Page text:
My friends that do political humor — half the audience hate them.
You know we’re probably as politically divided as any time I can remember in my life. But, human beings are human beings, and I think if you took people from opposite poles politically and just sat with them and talked I bet we would agree on 85 percent of things. So, that’s the part I go after; not how are we different. I go after how are we alike.
How do you prepare for a solo show compared to when you’re touring with Larry the Cable Guy?
Once I’m there (venue) I like doing time. That would be the only negative of doing something like Blue Collar or with Larry. You know we were out all last summer together, but when you do that I only had 45 minutes. To me 45 minutes…I’m not even getting started.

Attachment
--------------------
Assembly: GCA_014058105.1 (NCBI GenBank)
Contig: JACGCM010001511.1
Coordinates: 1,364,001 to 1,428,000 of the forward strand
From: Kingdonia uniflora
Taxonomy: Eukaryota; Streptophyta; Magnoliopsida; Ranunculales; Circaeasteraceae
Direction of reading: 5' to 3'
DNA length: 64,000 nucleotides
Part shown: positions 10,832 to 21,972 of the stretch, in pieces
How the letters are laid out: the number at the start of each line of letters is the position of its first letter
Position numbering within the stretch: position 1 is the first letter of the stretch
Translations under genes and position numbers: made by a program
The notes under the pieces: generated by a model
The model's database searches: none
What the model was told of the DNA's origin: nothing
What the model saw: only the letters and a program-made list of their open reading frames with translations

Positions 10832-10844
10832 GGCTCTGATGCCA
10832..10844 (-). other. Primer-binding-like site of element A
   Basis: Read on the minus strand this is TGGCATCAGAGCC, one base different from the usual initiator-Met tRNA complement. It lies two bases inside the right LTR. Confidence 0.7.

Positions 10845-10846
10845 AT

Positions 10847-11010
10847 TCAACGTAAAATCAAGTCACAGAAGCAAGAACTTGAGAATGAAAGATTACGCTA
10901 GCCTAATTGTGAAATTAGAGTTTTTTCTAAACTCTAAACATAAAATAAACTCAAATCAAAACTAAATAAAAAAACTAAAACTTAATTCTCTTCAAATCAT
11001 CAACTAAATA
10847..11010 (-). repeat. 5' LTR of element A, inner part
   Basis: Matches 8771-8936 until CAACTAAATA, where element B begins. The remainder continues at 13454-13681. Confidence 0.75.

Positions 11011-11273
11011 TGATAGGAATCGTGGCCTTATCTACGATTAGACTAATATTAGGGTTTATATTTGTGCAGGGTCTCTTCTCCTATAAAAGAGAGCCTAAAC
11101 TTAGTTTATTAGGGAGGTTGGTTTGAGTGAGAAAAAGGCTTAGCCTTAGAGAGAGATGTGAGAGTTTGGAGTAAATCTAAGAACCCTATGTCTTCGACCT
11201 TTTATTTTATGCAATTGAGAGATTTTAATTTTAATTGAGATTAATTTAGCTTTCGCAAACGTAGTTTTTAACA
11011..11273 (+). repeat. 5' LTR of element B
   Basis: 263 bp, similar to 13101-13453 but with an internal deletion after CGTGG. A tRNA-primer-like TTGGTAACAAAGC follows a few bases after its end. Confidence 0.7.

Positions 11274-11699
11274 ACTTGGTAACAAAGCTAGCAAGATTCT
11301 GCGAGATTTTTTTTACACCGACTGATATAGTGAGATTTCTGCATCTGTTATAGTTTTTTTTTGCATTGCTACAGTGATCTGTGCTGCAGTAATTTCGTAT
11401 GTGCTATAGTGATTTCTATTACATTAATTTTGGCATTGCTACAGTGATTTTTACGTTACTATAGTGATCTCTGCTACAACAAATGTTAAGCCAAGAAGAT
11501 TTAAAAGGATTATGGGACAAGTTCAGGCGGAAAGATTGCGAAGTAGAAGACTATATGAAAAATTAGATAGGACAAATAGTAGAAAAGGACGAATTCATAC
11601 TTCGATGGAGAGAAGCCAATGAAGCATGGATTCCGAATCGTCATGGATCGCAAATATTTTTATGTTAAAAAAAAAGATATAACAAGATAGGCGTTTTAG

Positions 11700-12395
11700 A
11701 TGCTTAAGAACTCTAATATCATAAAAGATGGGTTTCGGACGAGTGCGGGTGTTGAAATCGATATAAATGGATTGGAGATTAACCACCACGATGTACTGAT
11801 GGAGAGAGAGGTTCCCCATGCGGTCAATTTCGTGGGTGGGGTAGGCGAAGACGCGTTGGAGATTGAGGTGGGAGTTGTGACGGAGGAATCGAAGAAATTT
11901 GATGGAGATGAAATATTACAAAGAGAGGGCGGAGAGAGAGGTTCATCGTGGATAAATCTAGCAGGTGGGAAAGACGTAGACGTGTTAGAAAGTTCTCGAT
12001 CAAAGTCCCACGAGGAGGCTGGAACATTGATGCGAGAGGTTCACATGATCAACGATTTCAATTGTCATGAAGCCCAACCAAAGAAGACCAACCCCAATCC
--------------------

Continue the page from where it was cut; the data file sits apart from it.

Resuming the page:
So there was always that frustration where, man, I’m just getting warmed up and I’ve got to say goodnight.
For me, when I’m by myself, to have the opportunity to do and hour-and-a-half that’s much more fun. That goes by in the blink of an eye.
The plus of working with Larry or doing Blue Collar is you’re not by yourself on the road. You’re with your friends.
Creatively it tend to write more when I’m not by myself, because you’ll be sitting around at lunch and you just start talking about things and material grows from that.
What’s next for Jeff Foxworthy? Do you have any new projects coming up in the next year or so, or are you just happy being on the road doing the standup routine?
Both. I’ve been fairly lucky in that I’ve gotten to do a ton of different things, so creatively it’s always interesting, whether its writing a children’s book or hosting a game show. I’m never bored creatively, but I think I’m one of the strange comedians in that the reason I got into it wasn’t as a springboard to do TV or movies. That was a byproduct of it and I enjoyed that, but I got into it to be a comedian. And there’s a few of us. Leno’s like that. Seinfeld’s like that. People like Brian Regan and Jim Gaffigan — they’re standup comics.